However, if a person failed to make a subsequent application for leave prior to expiry of their pre settled status, they would automatically lose their right to work, study and rent a property in the UK, and to access benefits and services. They would also be liable to removal from the UK on the basis that they would no longer be classed as lawfully present.

In July 2023, the Home Office issued a Statement of Changes confirming that the right to reside in the UK on the basis of pre-settled status “does not expire by virtue of failing to make a second application to EUSS“. This means the requirement on pre-settled status holders to make a further application for indefinite leave to remain and enter is being removed.

A further statement detailed that from September 2023, two-year extensions will automatically be granted to anyone with pre settled status who has not yet obtained settled status. This will apply by virtue of the Secretary of State’s powers under section 3(3)(a) of the Immigration Act 1971. The extension will be automatically applied to the individual’s digital status and this will be confirmed to the individual directly.

It was also confirmed that in 2024, the Home Office will start to conduct automated checks of government records to verify pre-settled status holders’ continuous residence. Those who meet the requirement will be automatically ‘upgraded’ from pre-settled to full settled status. The Home Office also advised that safeguards will be put in place to ensure that settled status is not wrongly granted.

In effect, this means that pre-settled status will be automatically converted to full settled status for qualifying individuals, without the requirement to make a further EUSS application.

The change was in direct response to the High Court ruling in The Independent Monitoring Authority for the Citizens Rights Agreements (IMA) v the Secretary of State for the Home Department [2022], which held that it is unlawful for pre-settled status holders to lose their lawful status by virtue of failing to make a second EUSS application.

In allowing the IMA’s application for judicial review, the court agreed that it was unlawful for citizens to lose their lawful status, along with all the rights which accompany it, under Part 2 of the Withdrawal Agreement — as well as the EEA EFTA Separation Agreement and Swiss Citizens Rights Agreement — if they failed to apply for settled status, or re-apply for pre settled status, prior to the expiry of their existing status.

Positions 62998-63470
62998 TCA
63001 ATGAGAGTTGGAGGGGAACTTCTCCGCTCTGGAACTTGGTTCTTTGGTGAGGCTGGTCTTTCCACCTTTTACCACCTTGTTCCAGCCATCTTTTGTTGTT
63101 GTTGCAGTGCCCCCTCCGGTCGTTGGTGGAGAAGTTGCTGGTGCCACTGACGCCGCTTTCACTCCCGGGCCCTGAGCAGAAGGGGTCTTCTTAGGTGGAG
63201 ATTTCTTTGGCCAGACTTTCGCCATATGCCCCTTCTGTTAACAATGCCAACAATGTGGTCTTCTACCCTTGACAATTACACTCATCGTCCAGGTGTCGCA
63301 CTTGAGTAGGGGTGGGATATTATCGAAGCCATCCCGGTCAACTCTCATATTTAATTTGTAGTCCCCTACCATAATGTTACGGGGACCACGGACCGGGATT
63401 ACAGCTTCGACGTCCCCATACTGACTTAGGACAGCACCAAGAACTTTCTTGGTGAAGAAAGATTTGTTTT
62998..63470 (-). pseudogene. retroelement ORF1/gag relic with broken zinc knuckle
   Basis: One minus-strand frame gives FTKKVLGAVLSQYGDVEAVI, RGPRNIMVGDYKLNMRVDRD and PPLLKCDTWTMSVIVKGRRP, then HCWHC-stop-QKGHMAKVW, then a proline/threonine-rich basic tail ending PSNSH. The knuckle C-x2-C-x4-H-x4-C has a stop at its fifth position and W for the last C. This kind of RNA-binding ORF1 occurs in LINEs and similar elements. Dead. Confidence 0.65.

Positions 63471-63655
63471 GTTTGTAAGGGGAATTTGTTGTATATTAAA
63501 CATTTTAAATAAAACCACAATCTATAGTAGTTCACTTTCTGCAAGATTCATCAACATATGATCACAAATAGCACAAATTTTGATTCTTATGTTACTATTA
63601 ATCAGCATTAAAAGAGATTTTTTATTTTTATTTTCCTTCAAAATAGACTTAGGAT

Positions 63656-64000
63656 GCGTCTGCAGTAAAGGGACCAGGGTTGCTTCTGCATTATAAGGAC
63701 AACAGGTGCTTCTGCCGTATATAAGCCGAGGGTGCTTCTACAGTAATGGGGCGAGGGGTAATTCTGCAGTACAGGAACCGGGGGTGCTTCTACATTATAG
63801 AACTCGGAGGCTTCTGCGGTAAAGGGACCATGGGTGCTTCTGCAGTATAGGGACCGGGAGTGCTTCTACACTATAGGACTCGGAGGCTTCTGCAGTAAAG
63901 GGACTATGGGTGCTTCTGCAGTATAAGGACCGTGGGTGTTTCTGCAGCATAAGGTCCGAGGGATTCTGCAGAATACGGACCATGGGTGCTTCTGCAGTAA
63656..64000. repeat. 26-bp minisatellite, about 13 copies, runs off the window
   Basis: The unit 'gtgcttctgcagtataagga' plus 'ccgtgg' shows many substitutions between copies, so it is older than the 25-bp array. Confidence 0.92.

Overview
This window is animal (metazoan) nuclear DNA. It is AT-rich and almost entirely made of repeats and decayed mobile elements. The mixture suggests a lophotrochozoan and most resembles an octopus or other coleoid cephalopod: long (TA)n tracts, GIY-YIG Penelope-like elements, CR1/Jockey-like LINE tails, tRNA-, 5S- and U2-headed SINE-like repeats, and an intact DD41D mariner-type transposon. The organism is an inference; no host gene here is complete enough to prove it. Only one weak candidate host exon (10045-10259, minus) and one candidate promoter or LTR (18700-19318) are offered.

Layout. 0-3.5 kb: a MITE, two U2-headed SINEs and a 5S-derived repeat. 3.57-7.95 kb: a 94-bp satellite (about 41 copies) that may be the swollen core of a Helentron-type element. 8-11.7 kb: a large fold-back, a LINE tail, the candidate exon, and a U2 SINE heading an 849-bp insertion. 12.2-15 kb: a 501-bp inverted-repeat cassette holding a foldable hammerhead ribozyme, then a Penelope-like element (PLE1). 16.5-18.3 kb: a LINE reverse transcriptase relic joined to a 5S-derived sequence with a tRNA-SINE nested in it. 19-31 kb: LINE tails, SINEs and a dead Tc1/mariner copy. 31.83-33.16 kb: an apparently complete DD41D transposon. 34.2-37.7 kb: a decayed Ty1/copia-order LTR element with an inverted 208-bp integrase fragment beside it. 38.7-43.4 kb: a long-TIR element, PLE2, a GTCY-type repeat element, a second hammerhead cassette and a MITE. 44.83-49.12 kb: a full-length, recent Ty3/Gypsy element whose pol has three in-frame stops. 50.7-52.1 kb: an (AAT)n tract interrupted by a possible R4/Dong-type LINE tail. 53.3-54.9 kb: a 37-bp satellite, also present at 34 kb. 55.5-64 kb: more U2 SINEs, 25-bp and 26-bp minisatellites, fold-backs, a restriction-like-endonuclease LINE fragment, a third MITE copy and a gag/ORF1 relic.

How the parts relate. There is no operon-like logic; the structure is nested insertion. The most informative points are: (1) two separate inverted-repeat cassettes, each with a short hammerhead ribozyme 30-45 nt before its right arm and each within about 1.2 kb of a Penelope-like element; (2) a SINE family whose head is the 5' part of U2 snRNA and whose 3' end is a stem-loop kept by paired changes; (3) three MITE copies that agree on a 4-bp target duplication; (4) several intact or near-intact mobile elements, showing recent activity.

The outcome of this ruling was therefore essentially twofold:

  • a person with pre settled status under the EUSS does not lose their residence rights if they fail to make a second application prior to the 5-year expiry date of that permission, and
  • a person with pre settled status who acquires a right of permanent residence after 5 years of continuous residence in the UK will not lose this if they fail to make an application to the EUSS for settled status.


EUSS family permits


The EUSS family permit allows close family members of those with EUSS to apply to join their relatives in the UK.

A close family member includes a spouse, civil partner, durable partner, as well as a dependent child, grandchild, parent or grandparent. This includes the child, grandchild, parent or grandparent of your spouse or civil partner. Children of durable partners that have turned 18 since being granted pre-settled status were included in the July 2023 EUSS guidance changes.

Updated Home Office guidance issued in July 2023 confirmed that the EUSS family permit is closing on 8 August 2023 to new applications from family members of British citizens, known as ‘Surinder Singh’ cases and primary carers of British citizens, known as ‘Zambrano’ cases. The guidance states this change is to ensure fairness with other British citizens who are looking to sponsor family members by making all such applications subject to the relevant family Immigration Rules.


How do you prove EU settled status?